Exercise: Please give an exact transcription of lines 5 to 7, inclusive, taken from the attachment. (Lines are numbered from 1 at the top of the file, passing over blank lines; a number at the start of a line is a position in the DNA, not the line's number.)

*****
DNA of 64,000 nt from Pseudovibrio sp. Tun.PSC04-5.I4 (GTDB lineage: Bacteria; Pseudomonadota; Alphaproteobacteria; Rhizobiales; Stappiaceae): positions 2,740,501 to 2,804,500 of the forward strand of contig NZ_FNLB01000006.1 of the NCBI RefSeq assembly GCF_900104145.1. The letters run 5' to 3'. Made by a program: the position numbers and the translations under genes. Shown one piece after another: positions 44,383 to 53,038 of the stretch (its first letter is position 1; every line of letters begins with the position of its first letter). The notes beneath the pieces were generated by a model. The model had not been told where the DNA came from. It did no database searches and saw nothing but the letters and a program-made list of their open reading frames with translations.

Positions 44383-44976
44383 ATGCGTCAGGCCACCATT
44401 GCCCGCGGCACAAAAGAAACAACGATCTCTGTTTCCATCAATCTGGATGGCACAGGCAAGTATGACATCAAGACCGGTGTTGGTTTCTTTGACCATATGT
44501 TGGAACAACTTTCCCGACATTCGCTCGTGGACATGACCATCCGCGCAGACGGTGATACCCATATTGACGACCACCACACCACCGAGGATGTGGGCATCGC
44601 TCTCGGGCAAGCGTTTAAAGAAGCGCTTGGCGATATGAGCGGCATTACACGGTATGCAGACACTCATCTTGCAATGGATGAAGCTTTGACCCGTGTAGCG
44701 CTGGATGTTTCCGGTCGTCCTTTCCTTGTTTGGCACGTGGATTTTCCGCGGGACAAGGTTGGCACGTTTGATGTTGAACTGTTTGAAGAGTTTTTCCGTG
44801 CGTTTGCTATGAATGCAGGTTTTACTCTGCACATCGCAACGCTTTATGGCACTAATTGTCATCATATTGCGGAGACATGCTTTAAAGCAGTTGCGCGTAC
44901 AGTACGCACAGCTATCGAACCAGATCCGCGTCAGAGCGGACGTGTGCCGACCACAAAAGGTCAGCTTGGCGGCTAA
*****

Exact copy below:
44501 TGGAACAACTTTCCCGACATTCGCTCGTGGACATGACCATCCGCGCAGACGGTGATACCCATATTGACGACCACCACACCACCGAGGATGTGGGCATCGC
44601 TCTCGGGCAAGCGTTTAAAGAAGCGCTTGGCGATATGAGCGGCATTACACGGTATGCAGACACTCATCTTGCAATGGATGAAGCTTTGACCCGTGTAGCG
44701 CTGGATGTTTCCGGTCGTCCTTTCCTTGTTTGGCACGTGGATTTTCCGCGGGACAAGGTTGGCACGTTTGATGTTGAACTGTTTGAAGAGTTTTTCCGTG